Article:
Becoming a Plain Old User
Working on a product you yourself use is a blessing and a curse.
If you yourself use the product, you care about what you’re building. When you don’t care or care indirectly about what you’re building, it’s hard to put in effort or feel good about the effort you do put in. Caring gives you the stamina to make something great.
The downside is that you’re too close. Details that most people don’t even notice drive you up a tree. Meanwhile, knowing how the system works lets you slide around annoyances that stop everyone else in their tracks. Your perspective’s off.
I first noticed this phenomenon at Spotify. The times I most enjoyed listening to music with the app came when I was on vacation. If the app recommended me music I liked, I could listen to it! If not, I didn’t have to listen to it! At work, making a recommendation that people didn’t listen to meant you weren’t doing as good a job as you could.
Seeing the distance between the way things could be and the way things are is always painful. Growing up means being able to look squarely at that gap without succumbing to apathy or mania.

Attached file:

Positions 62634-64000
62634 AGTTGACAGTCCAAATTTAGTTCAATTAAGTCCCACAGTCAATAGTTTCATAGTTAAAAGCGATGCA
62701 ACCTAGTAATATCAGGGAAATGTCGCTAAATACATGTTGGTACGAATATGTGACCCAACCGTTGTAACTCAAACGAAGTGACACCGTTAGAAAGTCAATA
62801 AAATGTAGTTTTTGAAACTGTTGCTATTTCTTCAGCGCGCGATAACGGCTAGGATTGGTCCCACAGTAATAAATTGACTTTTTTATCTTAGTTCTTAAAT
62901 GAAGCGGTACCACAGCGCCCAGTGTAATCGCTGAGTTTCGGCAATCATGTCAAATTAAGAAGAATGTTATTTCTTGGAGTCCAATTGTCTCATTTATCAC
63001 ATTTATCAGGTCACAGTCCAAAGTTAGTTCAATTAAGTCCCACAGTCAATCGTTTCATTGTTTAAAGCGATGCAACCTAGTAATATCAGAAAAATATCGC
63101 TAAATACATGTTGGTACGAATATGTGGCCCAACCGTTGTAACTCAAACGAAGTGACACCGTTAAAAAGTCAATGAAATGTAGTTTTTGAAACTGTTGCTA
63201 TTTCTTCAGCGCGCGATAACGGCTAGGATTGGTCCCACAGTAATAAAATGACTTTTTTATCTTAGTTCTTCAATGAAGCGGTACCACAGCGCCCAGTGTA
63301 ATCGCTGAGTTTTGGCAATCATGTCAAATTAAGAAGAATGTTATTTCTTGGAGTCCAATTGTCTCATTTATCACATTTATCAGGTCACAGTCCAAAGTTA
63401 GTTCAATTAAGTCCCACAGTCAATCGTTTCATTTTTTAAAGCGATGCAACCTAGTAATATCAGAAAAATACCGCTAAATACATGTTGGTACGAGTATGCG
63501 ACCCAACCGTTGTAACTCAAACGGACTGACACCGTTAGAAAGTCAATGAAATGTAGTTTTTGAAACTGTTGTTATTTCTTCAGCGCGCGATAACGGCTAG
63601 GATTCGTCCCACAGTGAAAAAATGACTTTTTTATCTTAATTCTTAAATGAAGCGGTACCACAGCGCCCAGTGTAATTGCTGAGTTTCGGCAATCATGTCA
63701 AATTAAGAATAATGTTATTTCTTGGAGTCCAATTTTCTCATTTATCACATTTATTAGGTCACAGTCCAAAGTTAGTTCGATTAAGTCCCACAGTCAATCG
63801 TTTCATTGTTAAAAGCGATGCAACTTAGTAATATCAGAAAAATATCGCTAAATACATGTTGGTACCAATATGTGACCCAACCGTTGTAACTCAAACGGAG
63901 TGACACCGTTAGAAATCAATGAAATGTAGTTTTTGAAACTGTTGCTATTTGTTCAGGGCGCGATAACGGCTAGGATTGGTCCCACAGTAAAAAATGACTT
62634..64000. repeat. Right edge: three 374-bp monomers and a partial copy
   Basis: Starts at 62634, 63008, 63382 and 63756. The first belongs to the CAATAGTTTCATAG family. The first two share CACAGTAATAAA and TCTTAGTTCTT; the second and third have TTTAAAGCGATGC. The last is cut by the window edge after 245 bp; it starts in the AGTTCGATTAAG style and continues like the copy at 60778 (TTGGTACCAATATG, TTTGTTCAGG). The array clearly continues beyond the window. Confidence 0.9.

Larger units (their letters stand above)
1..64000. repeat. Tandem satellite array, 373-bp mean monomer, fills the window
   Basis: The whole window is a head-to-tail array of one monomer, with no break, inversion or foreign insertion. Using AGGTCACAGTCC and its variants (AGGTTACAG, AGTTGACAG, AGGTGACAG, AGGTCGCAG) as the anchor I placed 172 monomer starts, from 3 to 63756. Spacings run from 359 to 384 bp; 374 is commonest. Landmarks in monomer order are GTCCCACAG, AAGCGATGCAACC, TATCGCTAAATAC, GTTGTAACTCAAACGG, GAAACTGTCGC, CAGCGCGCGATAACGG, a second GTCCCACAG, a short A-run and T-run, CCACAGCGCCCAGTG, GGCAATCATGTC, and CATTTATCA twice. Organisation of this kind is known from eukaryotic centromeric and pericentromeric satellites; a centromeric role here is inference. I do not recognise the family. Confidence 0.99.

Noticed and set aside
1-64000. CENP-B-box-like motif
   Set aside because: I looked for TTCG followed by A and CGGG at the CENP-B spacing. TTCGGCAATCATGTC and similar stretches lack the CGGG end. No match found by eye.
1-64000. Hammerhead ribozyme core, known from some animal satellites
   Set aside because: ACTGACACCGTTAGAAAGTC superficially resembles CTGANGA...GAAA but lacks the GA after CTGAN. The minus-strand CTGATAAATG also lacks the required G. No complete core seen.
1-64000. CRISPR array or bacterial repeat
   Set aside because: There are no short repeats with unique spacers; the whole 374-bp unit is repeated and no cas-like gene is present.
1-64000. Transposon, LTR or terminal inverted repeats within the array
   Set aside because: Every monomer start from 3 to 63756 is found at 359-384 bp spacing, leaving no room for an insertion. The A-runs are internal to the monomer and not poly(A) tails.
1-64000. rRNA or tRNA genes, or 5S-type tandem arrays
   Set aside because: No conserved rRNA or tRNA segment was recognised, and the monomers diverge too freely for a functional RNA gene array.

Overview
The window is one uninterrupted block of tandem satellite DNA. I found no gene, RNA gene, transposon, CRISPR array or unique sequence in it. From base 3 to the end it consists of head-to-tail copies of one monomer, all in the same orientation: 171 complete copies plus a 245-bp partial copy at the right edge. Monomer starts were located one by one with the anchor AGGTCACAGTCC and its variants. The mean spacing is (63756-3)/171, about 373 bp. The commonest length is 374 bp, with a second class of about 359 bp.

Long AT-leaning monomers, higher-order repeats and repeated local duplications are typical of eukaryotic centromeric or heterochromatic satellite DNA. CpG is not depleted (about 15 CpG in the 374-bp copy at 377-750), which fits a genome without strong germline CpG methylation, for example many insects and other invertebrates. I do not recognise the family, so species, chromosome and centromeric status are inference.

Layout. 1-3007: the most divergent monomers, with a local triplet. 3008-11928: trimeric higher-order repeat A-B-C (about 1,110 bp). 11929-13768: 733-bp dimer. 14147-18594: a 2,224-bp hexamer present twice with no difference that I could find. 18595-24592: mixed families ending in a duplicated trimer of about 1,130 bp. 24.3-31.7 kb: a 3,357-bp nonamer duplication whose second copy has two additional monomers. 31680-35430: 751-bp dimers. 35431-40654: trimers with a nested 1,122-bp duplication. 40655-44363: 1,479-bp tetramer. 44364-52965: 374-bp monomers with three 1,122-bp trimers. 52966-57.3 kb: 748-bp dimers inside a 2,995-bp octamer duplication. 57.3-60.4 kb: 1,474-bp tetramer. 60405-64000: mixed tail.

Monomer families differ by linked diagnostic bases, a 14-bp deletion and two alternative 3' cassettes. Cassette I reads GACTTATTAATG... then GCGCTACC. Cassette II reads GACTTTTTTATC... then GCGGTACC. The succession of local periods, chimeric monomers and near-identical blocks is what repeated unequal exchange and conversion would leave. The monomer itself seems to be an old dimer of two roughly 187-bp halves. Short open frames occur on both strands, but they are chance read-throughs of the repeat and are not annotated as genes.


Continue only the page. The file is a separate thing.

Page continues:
So, how do you pull it off? How do you use your product as if you don’t also build your product?
It sounds hokey, but giving yourself space to choose to use whatever it is you build feels key. When I was out of the office, I opened up Spotify because I wanted to listen to music. Not because I had to judge the output of a recommender.
If what you’re building is any good, wouldn’t you choose to use it by default? It’s not that simple. When you’re building, you want to go out of your way to eat your own dogfood. If you don’t, you won’t find and fix the flaws in your product. If you use nothing but your product, you won’t know the strengths of alternatives. You’ll be stuck in a cave staring at your masterpiece.
You’re also under pressure to play the ambassador. If you won’t use your product, why should anyone else? Another key to using your product like a normal user is to do it privately. You don’t have to tweet or share what you do, especially not under work accounts.
Moving to a different space helps immensely. No detail is too minor in this regard. Go to a different location. Go to a different room in your house. If you build software, use it on a personal device. Don’t have work accounts, work software, work notifications on that device. If you notice problems (you most certainly will), don’t login to work accounts to write them down. Do that on your personal device on a separate account. You can always share it later with people!
This all of course means you have to dedicate time to using your product like anyone else would. It feels almost decadent to do that! Shouldn’t you be working on your product instead of just using it? Not always. The time you do take to approach your work as an outsider will pay off in focusing on the right things. And in joy.